10 Tips for How to Market Your Business on the Cheap

Colleen DeBaise, author of two books on entrepreneurship, offers advice on inexpensive small business marketing strategies.

Colleen DeBaise By Colleen DeBaise

Are you looking for new ways to market your small business? Listen up, women entrepreneurs who hate self promotion.

Are you looking for tips on how to market your business, as inexpensively as possible? These strategies can be particularly good for women entrepreneurs who dislike self promotion. (Credit: John Schnobrich on Unsplash)

Question: I’ve recently started my own small business, and I have a limited budget for marketing efforts. How do I spread the word about my products?

Answer: There’s plenty of ways to find customers without draining your bank account. First off, make sure you know exactly who your ideal customer is (a surprising number of businesses cannot describe potential clients). Figure out what differentiates your products from your competitors. Come up with an education-based elevator pitch that you can use to demonstrate your expertise and how your product can help your customer base solve a particular pain point.

Keep in mind: Research has shown that women entrepreneurs in particular have trouble promoting their products or services, in part because they don’t want to be perceived as egotistical. Some women suffer from “imposter syndrome,” where they routinely underestimate their abilities and performance. If deep down you’re lacking confidence, remember that belief in your business (and yourself) is the No. 1 predictor of success, more than other factors including gender, years of experience or even number of investors.

[Related: Read about how to deal with self-doubt]

To promote your small business, try the following easy and affordable marketing strategies:

1. Networking

Attend professional events or business functions to get your company’s name in front of a wider audience. (Don’t like schmoozing? Here are tips for those who seriously dislike networking.) Work on simply building relationships, but have your elevator pitch memorized and ready. Make sure to follow-up with your new connections on LinkedIn or Facebook, or via email.

2. Testimonials

Ask existing customers who are happy with your product to post reviews on a platform of their choice. Explain that it will help prospective customers feel more confident in choosing your company. (Don’t offer incentives for customers to post reviews, as most platforms have rules against that.)

3. Social media

Pick the social media network(s) that makes sense for your target audience — and if you’re feeling overwhelmed, start with just one. For a broad reach, try Facebook. If you’re in a highly visual industry, consider Instagram. If you’re business-to-business, think about LinkedIn. Make sure to post meaningful “on brand” content. Be sparing with hashtags. If budget allows, pay a small amount to boost or promote your content.

[Related: 3 Tips for Creating Engaging Online Content]

4. “Refer-a-friend” campaigns

Research shows that peer-to-peer recommendations are a powerful way to boost sales. Offer an incentive for customers to refer friends your way, such as 50% off their next purchase. Promote your “refer-a-friend” campaign on social media.

5. Affinity groups

Identify non-competing companies that want the same customers as you, and figure out if your businesses can partner together on co-branded opportunities — such as special promotions, mailings, in-person events, product collaborations or even reciprocal website links — to reach an expanded audience.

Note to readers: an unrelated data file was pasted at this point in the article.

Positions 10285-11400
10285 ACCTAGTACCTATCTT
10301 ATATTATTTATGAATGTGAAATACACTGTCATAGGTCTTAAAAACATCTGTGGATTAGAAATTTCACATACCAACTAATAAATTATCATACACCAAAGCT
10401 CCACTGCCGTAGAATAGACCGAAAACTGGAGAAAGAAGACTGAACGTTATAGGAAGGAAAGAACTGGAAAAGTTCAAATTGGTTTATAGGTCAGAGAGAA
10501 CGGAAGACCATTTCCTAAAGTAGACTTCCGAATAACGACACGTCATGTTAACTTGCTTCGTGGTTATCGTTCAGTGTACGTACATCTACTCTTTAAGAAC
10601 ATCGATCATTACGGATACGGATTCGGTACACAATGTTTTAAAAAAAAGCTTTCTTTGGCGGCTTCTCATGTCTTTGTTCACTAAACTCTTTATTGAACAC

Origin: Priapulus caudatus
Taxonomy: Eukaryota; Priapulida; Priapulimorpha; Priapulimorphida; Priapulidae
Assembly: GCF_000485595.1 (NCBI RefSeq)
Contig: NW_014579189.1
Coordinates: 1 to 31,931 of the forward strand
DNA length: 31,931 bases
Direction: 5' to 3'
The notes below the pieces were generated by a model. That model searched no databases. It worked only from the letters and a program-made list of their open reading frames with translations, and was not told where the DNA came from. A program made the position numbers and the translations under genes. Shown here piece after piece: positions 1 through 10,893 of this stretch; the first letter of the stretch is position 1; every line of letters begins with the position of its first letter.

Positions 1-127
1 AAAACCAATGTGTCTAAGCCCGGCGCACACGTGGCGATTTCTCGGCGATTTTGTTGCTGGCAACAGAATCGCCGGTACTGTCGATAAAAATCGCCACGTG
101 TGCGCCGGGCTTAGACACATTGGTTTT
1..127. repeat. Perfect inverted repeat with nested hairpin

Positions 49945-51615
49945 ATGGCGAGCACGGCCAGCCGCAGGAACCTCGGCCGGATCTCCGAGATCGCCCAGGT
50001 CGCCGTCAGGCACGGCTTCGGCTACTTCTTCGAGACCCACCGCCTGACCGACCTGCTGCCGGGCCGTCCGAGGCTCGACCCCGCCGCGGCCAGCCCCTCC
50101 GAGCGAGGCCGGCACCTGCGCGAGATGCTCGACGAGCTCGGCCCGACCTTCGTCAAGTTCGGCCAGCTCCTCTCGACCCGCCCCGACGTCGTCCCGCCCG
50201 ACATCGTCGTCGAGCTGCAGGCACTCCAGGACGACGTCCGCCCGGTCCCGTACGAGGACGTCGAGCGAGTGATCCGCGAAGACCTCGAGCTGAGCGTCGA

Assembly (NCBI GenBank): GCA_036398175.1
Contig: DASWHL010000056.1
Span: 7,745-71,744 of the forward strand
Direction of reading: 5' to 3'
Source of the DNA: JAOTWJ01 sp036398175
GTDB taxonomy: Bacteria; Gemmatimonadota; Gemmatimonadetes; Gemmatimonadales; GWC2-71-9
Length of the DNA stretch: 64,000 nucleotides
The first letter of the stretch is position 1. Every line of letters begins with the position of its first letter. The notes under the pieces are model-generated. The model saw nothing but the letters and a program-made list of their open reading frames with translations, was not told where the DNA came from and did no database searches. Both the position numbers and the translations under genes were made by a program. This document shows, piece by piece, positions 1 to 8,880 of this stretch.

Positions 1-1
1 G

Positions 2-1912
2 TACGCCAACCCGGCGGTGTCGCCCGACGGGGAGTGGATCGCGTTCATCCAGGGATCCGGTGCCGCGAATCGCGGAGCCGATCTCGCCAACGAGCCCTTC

6. Search engine optimization

Use digital marketing techniques to help customers searching for your product land on your e-commerce site. Work with an SEO consultant or use a number of keyword tools — SEMrush, SpyFu or WordStream — to help your site appear on the first page of a Google search.

7. Public relations

Even in today’s world, where everyone is a publisher, the editorial content of trusted media companies carries weight with readers. Make sure to send out regular press releases or alerts, identify individual journalists to cultivate, and offer your services to publications as an expert commentator. A growing number of small business owners are also writing books or hosting podcasts to increase their exposure.

8. Try email marketing

A newsletter is a handy (and inexpensive) way to stay in touch with customers and keep your company top of mind. Constant Contact and Mailchimp offer free or low-cost plans. Be sure to collect emails from current and potential customers — whether that’s through competitions, a loyalty program or the promise of discounts — and maintain an up-to-date, accurate database.

9. Offer freebies

Studies have shown that customers, when given the opportunity, will take a free sample. Grocery stores have reported that free sampling can increase sales of a product by up to 2,000%. (Not convinced? Think about how Amazon convinces customers to buy by offering free shipping.) But be strategic. Give away samples at events that target your audience. Or send items to bloggers whose readers are your potential customers.

10. Consider advertising as part of your marketing plan

Google Ads (formerly known as Google Adwords) offers plenty of ways — text-based search ads, graphic display ads, YouTube video ads, or in-app mobile ads — to reach your target audience. The average cost per click in Google Ads is between $1 and $2, but you can keep tight control over how much you spend.

Whatever marketing plan you try, think about what drove you to create your product or service in the first place. Your passion for your business will make your marketing efforts stand out — and that doesn’t cost a thing.

[Related: 5 Tips for Building a Brand on a Budget]

Posted: August 28, 2018

Colleen DeBaise10 Tips for How to Market Your Business on the Cheap